Johnny Appleseed-Chapman died in Fort Wayne, Indiana on March 18, 1845. He left behind many acres of orchards in Ohio and Indiana, and one remaining apple tree still exists and continues to yield fruit.
Paul Bunyan is often considered to be the greatest of all American folk heroes. He was a mythological lumberjack who was as tall as a giant and was a lumberjack of unbelievable skill. According to legend, Paul Bunyan created such landmarks as the Grand Canyon, the Great Lakes and Puget Sound. In the tall tale, Paul Bunyan was born when five very tired storks delivered him to his parents in Bangor Maine. As a child, he was given a pet blue ox named Babe who grew so incredibly large that he would eat 30 bales of hay in the middle of the day. Paul grew so large that he was able to carry a giant axe that allowed him to clear an entire forest with just a single swing.
Obviously most of what revolves around Paul Bunyan is a fabrication since we now know that a giant lumberjack did not create the Great Lakes, but ice sheets in the last ice age did. The legend seems to be based on a French-Canadian lumberjack named Fabian “Joe” Fournier, who was born in Quebec, Canada in 1845. He moved to Michigan after the Civil War because it paid so well and he was hired as a boss logger who was very strict. He was a very tall and strong man who could easily wield a double-bit axe that made him a legend in the area as the top “feller” in the entire forest. Fournier was a rough man who drank a lot and fought even more. Eventually, he was murdered in 1875 when he was hit in the head by a mallet.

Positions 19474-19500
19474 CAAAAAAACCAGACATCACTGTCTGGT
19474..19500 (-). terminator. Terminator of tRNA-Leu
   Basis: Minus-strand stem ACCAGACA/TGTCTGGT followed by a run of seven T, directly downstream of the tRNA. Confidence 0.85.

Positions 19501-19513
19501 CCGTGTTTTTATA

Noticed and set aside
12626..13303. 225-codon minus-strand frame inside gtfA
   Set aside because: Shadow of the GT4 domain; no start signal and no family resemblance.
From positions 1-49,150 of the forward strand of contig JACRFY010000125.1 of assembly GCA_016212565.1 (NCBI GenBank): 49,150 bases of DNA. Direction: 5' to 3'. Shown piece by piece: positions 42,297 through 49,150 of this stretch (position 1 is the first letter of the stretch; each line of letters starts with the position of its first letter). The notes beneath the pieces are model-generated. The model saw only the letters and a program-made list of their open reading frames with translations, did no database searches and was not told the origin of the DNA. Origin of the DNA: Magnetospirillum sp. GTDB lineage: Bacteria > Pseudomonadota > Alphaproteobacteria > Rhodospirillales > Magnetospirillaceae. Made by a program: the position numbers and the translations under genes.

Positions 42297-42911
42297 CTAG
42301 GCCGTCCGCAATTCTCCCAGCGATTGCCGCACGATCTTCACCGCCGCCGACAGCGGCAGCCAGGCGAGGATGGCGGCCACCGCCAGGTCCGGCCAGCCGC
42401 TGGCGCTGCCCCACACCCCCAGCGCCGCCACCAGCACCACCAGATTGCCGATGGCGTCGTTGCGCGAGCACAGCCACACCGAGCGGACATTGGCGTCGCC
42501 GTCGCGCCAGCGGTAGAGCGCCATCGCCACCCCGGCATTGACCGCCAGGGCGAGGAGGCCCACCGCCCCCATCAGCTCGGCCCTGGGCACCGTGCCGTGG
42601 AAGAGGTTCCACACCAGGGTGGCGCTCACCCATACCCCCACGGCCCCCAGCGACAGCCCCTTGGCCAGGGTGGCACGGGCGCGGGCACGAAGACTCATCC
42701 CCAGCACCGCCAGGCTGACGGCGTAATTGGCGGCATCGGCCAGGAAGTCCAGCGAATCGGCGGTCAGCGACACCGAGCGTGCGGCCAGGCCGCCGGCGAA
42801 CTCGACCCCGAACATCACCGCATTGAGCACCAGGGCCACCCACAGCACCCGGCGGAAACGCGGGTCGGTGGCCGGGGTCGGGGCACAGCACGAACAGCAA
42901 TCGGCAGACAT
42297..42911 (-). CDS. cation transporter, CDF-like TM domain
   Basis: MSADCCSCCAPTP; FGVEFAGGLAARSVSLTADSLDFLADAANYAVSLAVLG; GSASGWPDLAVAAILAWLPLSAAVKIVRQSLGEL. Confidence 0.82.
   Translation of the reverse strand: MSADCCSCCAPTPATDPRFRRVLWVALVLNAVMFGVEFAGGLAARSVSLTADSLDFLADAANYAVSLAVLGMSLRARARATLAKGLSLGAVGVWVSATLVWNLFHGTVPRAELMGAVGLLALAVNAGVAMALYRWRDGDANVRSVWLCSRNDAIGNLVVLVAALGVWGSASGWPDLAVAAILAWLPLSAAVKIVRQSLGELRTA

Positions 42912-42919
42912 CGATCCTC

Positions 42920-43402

It was in 1906 that journalist James MacGillivray wrote a Paul Bunyan story for a newspaper, which gave the legend of Paul Bunyan, who at that point was the accumulation of the Fournier legend and other minor local legendary figures. W.B. Laughead who worked in marketing for the Minnesota Red River Lumber Company began to promote their lumber with Paul Bunyan as a mascot.